Well, if 2016 was the year you couldn’t avoid Shake­speare, 2017 ought, by right, to have done some­thing sim­i­lar for An­thony Burgess. Per­haps, there are doc­u­men­taries and books on the Burgess phe­nom­e­non still in the pipe­line (Tash Aw gave a talk on BBC Ra­dio 3), but if so, my news­feed is mal­func­tion­ing. It is more sad than sur­pris­ing, given the ide­o­log­i­cal zeit­geist, that one of Eng­land’s great­est lit­er­ary ex­iles has been con­signed to the bin la­belled “dead, white, male au­thors” with such ap­par­ent in­dif­fer­ence.

He drew his first breath on a bit­ter Fe­bru­ary night 100 years ago in Manch­ester; but his real life, his lit­er­ary life, only took off dur­ing his five-year stint teach­ing in the trop­ics; “I came to Malaya as a teacher but left as a writer,” he said. He would have loved the propin­quity of his name to that of Shake­speare. If the critic Harold Bloom is right that all artists work un­der the “anx­i­ety of in­flu­ence”—an Oedi­pal pre­cur­sor to whom the writer pays homage but whom he yearns to eclipse—then Burgess, never one to un­der­es­ti­mate his own ge­nius, set his sights high.

This unswerv­ing, unan­swer­able self-be­lief urged him to tackle the big guns—shake­speare, Keats, Joyce, Mozart, Beethoven—in po­etry, prose and mu­sic. Not for him the post-war parochial­ism of the kitchen-sink or the angst of the an­gry young men, although “the lone­li­ness of the long-dis­tance run­ner” might have made a suitable al­ter­na­tive ti­tle for his au­to­bi­ogra­phies. No, he sought the ex­otic, the bizarre, the tran­scen­dent. Noth­ing Like the Sun, for ex­am­ple, timed to cel­e­brate the quar­ter-cen­te­nary of the bard’s birth in 1964 was writ­ten in cod-shake­spear­ian prose where Burgess “reimag­ines” the “bawdy bard’s” love life long be­fore Joseph Fi­ennes and Gwyneth Pal­trow. It’s the vir­tu­oso pay­ing self-con­scious homage to the mas­ter.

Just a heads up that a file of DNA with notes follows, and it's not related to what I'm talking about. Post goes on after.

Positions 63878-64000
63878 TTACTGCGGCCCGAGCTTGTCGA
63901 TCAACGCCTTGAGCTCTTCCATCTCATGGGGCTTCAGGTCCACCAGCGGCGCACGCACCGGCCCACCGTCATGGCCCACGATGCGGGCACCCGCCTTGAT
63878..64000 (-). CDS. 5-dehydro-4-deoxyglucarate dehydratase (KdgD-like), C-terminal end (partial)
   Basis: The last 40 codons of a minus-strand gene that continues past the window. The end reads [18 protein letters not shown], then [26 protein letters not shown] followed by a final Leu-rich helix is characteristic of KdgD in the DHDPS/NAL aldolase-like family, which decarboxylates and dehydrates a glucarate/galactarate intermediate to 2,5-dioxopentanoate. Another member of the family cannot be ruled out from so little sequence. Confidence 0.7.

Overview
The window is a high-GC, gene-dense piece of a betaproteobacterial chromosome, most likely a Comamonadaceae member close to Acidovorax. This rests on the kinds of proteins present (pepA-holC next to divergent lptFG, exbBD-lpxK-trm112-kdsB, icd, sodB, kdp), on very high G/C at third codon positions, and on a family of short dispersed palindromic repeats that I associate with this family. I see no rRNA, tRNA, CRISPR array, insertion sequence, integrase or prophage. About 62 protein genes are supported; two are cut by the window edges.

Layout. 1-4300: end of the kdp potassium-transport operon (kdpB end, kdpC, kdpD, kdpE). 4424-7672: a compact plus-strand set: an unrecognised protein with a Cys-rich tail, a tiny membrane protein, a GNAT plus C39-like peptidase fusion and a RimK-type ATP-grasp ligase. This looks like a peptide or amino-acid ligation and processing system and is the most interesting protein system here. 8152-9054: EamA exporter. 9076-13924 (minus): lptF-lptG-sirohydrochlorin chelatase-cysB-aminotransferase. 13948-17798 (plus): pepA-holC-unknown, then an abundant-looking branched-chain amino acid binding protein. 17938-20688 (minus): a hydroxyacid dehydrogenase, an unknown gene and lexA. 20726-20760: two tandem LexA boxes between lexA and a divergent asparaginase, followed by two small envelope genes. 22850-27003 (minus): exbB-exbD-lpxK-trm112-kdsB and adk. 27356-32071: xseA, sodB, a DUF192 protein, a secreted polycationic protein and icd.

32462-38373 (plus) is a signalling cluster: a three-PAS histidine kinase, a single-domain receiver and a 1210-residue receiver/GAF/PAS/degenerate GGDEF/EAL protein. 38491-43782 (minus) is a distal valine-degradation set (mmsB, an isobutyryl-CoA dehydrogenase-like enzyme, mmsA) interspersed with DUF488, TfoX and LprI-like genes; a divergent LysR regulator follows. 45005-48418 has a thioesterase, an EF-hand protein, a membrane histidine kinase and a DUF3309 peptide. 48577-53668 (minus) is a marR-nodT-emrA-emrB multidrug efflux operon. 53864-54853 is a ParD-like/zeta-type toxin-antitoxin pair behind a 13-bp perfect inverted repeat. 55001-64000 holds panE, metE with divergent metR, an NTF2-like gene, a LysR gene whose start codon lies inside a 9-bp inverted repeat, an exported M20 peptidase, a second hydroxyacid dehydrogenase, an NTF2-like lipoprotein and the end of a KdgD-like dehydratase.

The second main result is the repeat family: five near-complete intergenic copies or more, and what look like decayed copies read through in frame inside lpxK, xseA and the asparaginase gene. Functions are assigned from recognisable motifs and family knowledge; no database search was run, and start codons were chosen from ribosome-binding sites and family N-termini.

clock­work man

Burgess’ first nov­els, the ones that brought him to public at­ten­tion, were pub­lished from 1956-58: Time for a Tiger, The En­emy in the Blan­ket, and Beds in the East. These semi-au­to­bi­o­graph­i­cal ac­counts of his time at the Malay Col­lege Kuala Kangsar were sub­se­quently re­leased as a tril­ogy, The Long Day Wanes. But most peo­ple think of him as the author of A Clock­work Or­ange (“clock­work man” in Malay?).